Lou Marincovich, Ph.D.
Bering Press (2017)
Reviewed by Ben Green for Reader Views (10/17)
“True North” by Lou Marincovich, PhD, is a unique and personal read that is a mix of a coming-of-age tale, classic adventure, and scientific exploration.
This is perhaps one of the most difficult books I have had to review because it is hard to quantify. If a book is bad or completely boring you simply have to say that; on the other hand, if a book is good or even great, you have to convey that. “True North” falls into the high-end of the middle ground category for me, making it difficult to review for multiple reasons.
First, it is the memoir of Lou Marincovich, PhD, who by all accounts has had an interesting enough life, from his early years working on an oil rig through his life studying the fields of paleontology and geology. The book moves in chronological order from adventure to adventure and setback to setback. The biggest issue for me here is that the author never takes enough time investing in himself as a character or in the importance of his work.
On the other hand, the writing is technically excellent; there are no misspellings or grammatical errors. This makes sense when you see that the author has already written many scientific articles. Another positive is that Lou is, at the very least, a very real and likable individual. Often in these types of memoirs the subject seems ridiculously unrealistic and the entire read seems it is just the author self-gratifying and indulging themselves. “True North” on the other hand, never feels like that. Lou does a great deal to make his recollections feel genuine and honest and at no point in this memoir does it feel like just an ego boost for the author. That fact alone makes it stand out to me from other similar titles.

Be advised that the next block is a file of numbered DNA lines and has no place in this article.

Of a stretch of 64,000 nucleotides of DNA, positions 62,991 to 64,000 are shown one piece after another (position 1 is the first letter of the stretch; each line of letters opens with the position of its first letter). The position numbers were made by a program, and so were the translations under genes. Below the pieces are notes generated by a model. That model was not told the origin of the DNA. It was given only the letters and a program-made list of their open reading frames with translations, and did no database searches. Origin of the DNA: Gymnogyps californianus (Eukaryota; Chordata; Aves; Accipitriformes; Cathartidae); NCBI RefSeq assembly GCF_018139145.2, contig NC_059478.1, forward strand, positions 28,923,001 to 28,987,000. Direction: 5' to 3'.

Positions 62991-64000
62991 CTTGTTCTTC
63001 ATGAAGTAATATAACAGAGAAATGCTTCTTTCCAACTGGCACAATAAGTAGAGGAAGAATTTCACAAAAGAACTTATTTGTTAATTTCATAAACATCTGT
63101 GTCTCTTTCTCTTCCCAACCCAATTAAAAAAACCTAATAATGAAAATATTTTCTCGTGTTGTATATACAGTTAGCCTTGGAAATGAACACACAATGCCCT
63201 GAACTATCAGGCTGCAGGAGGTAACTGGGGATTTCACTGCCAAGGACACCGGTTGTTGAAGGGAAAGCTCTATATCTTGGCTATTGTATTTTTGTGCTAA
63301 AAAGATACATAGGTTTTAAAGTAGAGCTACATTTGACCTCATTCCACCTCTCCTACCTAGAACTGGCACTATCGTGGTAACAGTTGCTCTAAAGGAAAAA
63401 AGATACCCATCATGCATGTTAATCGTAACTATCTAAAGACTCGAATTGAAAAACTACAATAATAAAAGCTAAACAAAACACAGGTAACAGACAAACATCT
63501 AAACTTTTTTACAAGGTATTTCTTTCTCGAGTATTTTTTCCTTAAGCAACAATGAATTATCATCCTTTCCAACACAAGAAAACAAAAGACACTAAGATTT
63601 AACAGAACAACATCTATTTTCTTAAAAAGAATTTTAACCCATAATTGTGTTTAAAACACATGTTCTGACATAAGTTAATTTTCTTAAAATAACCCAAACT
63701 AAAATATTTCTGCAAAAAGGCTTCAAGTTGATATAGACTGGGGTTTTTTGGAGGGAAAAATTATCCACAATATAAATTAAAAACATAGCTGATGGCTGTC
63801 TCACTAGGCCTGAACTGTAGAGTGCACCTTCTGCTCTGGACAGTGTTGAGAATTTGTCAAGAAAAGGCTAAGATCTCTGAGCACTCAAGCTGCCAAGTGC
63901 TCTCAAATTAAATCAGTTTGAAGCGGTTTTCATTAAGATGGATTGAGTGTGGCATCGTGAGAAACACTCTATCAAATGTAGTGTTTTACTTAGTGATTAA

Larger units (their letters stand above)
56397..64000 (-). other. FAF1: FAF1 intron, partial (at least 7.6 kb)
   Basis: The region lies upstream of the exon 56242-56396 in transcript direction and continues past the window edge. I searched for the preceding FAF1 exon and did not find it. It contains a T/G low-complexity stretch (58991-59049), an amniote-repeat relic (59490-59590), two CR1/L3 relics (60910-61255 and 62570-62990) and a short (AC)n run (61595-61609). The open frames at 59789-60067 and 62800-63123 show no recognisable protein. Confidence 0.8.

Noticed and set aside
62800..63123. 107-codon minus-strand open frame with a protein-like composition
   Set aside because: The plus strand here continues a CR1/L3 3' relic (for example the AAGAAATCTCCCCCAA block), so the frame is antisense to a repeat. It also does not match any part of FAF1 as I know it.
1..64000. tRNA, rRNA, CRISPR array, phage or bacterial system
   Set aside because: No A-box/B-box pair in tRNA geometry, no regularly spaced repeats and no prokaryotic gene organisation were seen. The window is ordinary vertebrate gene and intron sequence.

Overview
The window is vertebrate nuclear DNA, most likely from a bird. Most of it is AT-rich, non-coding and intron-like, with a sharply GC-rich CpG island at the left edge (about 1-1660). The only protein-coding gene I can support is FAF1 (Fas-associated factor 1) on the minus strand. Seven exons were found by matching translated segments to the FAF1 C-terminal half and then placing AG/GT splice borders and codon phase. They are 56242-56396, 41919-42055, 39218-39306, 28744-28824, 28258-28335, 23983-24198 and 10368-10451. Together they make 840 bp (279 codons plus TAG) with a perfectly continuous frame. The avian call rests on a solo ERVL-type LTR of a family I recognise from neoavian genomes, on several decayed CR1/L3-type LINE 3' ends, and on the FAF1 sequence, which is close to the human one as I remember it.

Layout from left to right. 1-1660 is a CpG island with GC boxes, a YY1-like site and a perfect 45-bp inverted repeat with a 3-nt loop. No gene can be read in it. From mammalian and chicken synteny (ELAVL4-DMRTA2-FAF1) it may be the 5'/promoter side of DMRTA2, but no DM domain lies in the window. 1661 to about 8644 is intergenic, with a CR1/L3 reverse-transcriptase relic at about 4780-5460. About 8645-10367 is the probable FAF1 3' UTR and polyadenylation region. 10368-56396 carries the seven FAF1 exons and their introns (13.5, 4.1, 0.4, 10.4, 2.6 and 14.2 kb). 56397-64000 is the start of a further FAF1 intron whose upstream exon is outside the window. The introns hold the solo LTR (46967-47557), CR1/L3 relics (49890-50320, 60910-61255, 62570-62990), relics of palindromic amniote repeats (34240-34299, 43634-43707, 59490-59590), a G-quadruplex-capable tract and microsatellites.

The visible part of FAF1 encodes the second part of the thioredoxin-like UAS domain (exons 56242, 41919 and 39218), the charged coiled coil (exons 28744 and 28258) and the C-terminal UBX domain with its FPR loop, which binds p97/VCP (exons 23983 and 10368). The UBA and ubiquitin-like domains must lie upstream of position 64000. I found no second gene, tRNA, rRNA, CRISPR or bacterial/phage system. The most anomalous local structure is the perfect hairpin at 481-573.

The second issue I had with the book is there isn’t really ever anything at stake. By this I mean that it never actually offers the reader an enticing enough reason to move forward. If there had been then I feel like “True North” would have easily made a great book, but for me personally, I really needed that hook. I get that it is biographic, but it is still written in story form or at least it reads like it. I am not trying to judge the actual person, but more how that person is conveyed in the book to the reader.
In summary, “True North” by Lou Marincovich, PhD, is technically well-written, reasonably-paced, and often interesting. It is also very genuine and believable. If you’re really into geology or paleontology and wonder what working in those fields would be like or if you have a PhD in those fields, you will enjoy this book. At the end of the day it truly is a labor of love on the author’s behalf.